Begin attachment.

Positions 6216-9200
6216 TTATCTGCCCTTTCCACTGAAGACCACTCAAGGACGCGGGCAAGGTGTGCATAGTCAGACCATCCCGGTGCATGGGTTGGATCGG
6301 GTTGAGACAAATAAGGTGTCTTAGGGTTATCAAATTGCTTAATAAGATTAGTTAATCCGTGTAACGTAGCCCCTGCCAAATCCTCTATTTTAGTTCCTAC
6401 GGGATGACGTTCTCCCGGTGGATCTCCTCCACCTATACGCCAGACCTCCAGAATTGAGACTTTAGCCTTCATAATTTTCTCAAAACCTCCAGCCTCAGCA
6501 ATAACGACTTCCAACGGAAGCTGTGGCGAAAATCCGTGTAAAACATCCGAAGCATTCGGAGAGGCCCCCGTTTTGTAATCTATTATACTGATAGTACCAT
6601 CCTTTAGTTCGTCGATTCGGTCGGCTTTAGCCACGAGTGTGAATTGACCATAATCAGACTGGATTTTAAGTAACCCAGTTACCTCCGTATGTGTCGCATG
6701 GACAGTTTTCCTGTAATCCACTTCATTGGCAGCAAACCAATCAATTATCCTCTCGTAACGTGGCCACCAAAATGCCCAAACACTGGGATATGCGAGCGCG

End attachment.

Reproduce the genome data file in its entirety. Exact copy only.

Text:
Positions 6216-9200
6216 TTATCTGCCCTTTCCACTGAAGACCACTCAAGGACGCGGGCAAGGTGTGCATAGTCAGACCATCCCGGTGCATGGGTTGGATCGG
6301 GTTGAGACAAATAAGGTGTCTTAGGGTTATCAAATTGCTTAATAAGATTAGTTAATCCGTGTAACGTAGCCCCTGCCAAATCCTCTATTTTAGTTCCTAC
6401 GGGATGACGTTCTCCCGGTGGATCTCCTCCACCTATACGCCAGACCTCCAGAATTGAGACTTTAGCCTTCATAATTTTCTCAAAACCTCCAGCCTCAGCA
6501 ATAACGACTTCCAACGGAAGCTGTGGCGAAAATCCGTGTAAAACATCCGAAGCATTCGGAGAGGCCCCCGTTTTGTAATCTATTATACTGATAGTACCAT
6601 CCTTTAGTTCGTCGATTCGGTCGGCTTTAGCCACGAGTGTGAATTGACCATAATCAGACTGGATTTTAAGTAACCCAGTTACCTCCGTATGTGTCGCATG
6701 GACAGTTTTCCTGTAATCCACTTCATTGGCAGCAAACCAATCAATTATCCTCTCGTAACGTGGCCACCAAAATGCCCAAACACTGGGATATGCGAGCGCG